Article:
Rosemary Focaccia Bread

A favorite repost for the holidays….

Mom used to bake bread quite often when we were growing up.  As a young kid, this activity seemed marathon-like.  We had to wait forever for the yeast to rise, sometimes twice. I’d watch Mom combine the yeast with water and flour, stir it rapidly and then cover the bowl with a raggedy old orange dish towel.   Like a cub following its mother, I’d wander behind her into our secret “furnace room”.    The furnace room was off the laundry room and it was always dark and tropically warm.  Mom would place the bowl down on the dusty floor, explaining that the yeast needed to rise and in order to rise, it needed to be left in a warm area.  To me, the art of baking bread would forever seem magical and mysterious.  It also intimidated me enough to prevent me from every trying it.

Until a few years ago when I took a Basically Baking class at the Institute for Culinary Education, Rosemary Focaccia topped our long list of baked goods we’d be creating in under 4 hours.  So, just like that I found myself working with yeast. Before we began, the chef warned us to never ever let the water get too hot, or it will kill the yeast. I will never forget turning to my partner and revealing my life-long fear of yeast.  Luckily she was sympathetic and willing to work in tandem.  We whisked and beat the yeast vigorously (together). 

Kneading my first bread dough!

An hour later, our first rise was a success.  Our bread looked puffy, shiny and extra doughy.  After the second hour and another successful rise, we got the green light from the chef to spread the dough into a jelly roll pan and poke holes all over.  And, we happily poked away, knowing how close we were to having some fresh tasty bread.

Bread spread in pan awaiting holes and final baking

Now it’s “holey” bread

Sprinkling on final sea salt touches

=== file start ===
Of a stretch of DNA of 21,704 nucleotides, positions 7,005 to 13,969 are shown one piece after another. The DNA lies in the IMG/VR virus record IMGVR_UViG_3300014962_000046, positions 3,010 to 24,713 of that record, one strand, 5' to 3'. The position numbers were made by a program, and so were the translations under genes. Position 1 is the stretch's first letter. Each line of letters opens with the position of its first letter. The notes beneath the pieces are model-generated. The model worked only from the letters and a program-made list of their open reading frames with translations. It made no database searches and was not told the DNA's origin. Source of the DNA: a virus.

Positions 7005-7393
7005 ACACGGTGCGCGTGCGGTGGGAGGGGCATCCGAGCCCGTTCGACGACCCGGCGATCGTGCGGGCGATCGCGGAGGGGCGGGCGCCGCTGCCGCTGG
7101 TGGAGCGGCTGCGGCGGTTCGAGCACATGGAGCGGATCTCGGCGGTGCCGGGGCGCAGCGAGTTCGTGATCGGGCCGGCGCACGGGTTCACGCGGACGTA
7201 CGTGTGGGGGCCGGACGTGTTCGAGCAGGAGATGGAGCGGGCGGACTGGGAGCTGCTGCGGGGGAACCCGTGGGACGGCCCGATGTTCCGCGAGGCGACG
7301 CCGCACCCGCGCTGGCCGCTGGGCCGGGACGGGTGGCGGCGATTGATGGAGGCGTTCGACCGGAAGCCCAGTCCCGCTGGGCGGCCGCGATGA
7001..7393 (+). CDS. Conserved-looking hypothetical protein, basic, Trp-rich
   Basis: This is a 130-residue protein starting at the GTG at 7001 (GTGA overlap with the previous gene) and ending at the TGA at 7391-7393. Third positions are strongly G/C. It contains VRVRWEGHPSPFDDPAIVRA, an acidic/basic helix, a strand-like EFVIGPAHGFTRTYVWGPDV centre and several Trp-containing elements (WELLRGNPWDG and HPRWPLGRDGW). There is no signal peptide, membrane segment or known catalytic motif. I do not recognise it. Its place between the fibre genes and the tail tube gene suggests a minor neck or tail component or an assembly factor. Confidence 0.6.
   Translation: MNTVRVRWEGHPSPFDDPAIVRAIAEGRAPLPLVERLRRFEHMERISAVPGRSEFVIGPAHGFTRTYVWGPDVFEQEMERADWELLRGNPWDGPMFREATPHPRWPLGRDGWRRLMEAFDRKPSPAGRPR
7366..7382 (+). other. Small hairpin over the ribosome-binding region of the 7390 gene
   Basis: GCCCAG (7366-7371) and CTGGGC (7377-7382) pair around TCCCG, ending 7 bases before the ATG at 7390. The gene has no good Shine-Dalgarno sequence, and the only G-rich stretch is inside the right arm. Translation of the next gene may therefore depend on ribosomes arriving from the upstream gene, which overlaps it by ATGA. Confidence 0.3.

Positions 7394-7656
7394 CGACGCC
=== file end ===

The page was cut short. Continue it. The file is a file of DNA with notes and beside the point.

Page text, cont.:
As I pulled out that long slab of Focaccia from the oven, I felt a huge sense of accomplishment rush over me.  I’m certainly not an artisan baker but, before my eyes was my perfectly-baked Rosemary Focaccia bread.

It was truly magical.

From that moment on, I was no longer intimidated to make bread.  Check out some of the other recipes I’ve tried:

Apple Cider Challah

Cinnamon Raisin Quickbread

Chocolate Cinnamon Bread Loaf

Amish White Bread

Cinnamon Raisin Bread

Honey Bran Bread

 

Baked to perfection!

 

Have you baked bread at home?  If so, what’s your favorite recipe?  If not, why not?

 

Potato Latkes

While I like to say Hanukkah is my kids’ favorite Jewish holiday, I’ve never really admitted it’s mine too.

I truly enjoy turning out the lights after dinner to light the candles of the menorah and to sing the festive holiday songs.  Not surprisingly, my kids adore the holiday for the gift-giving.  We aspire to give a little gift every night.

Once annually I make our favorite Potato Latkes recipe from Fairway Market.

This recipe is so easy and takes very little culinary skill.  But, there are just a few additional suggestions I’d make (now that I’m a conditioned latke maker):

Make sure you place your shredded potato pieces in a sieve and press against the potato to adequately drain the excess water before you mix it with the eggs and other ingredients.

Potato Shreds…

Make sure your skillet is sufficiently hot, with the right amount of oil coating the bottom before dropping in the spoonfuls of potato mixture.  Gently press the potato down and let it brown around 2-3 minutes on each side.

Some latke recipes might have you lightly brown the potato pancakes in the skillet and then transfer them to the oven for a couple minutes of baking to achieve a nice fluffy center.

Potatoes pancakes cooking on the skillet

My latkes were crispy and somewhat flattened—exactly how I remembered eating them as a kid.

Lastly, make sure you place your newly-cooked latkes on a paper towel with which you’ll pat out all the grease.  While the oil is necessary to get your potatoes properly fried on the outside, if they’re too greasy, guaranteed you won’t even get through one whole pancake.

And, don’t be alarmed, Potato Latkes never look pretty.  In fact, they always look like a non-descript pancakes with irregular shapes. But, rest assured, with a little bit of salt to taste, some fresh apple sauce or perfectly chilled sour cream, you’ll enjoy each bite!